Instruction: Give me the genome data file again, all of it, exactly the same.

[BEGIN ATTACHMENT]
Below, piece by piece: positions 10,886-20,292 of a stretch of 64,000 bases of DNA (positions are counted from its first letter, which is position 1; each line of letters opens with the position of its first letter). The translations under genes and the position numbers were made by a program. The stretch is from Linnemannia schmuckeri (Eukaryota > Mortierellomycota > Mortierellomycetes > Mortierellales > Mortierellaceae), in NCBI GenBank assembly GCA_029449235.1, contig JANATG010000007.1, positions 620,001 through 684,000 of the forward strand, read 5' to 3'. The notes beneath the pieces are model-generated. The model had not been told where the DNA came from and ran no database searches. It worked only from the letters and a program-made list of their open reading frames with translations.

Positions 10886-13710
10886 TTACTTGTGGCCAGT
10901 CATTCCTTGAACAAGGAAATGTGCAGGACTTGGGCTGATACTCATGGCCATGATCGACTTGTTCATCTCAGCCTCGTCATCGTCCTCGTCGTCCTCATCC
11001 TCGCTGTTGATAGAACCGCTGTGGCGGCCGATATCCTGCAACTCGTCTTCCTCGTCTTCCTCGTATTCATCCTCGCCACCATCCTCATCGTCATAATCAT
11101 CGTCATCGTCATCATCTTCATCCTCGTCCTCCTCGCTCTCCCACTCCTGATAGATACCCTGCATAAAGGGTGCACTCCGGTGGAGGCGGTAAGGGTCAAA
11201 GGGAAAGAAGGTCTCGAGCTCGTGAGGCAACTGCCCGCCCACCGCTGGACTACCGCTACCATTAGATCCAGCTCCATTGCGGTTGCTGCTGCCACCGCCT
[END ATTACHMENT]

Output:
Below, piece by piece: positions 10,886-20,292 of a stretch of 64,000 bases of DNA (positions are counted from its first letter, which is position 1; each line of letters opens with the position of its first letter). The translations under genes and the position numbers were made by a program. The stretch is from Linnemannia schmuckeri (Eukaryota > Mortierellomycota > Mortierellomycetes > Mortierellales > Mortierellaceae), in NCBI GenBank assembly GCA_029449235.1, contig JANATG010000007.1, positions 620,001 through 684,000 of the forward strand, read 5' to 3'. The notes beneath the pieces are model-generated. The model had not been told where the DNA came from and ran no database searches. It worked only from the letters and a program-made list of their open reading frames with translations.

Positions 10886-13710
10886 TTACTTGTGGCCAGT
10901 CATTCCTTGAACAAGGAAATGTGCAGGACTTGGGCTGATACTCATGGCCATGATCGACTTGTTCATCTCAGCCTCGTCATCGTCCTCGTCGTCCTCATCC
11001 TCGCTGTTGATAGAACCGCTGTGGCGGCCGATATCCTGCAACTCGTCTTCCTCGTCTTCCTCGTATTCATCCTCGCCACCATCCTCATCGTCATAATCAT
11101 CGTCATCGTCATCATCTTCATCCTCGTCCTCCTCGCTCTCCCACTCCTGATAGATACCCTGCATAAAGGGTGCACTCCGGTGGAGGCGGTAAGGGTCAAA
11201 GGGAAAGAAGGTCTCGAGCTCGTGAGGCAACTGCCCGCCCACCGCTGGACTACCGCTACCATTAGATCCAGCTCCATTGCGGTTGCTGCTGCCACCGCCT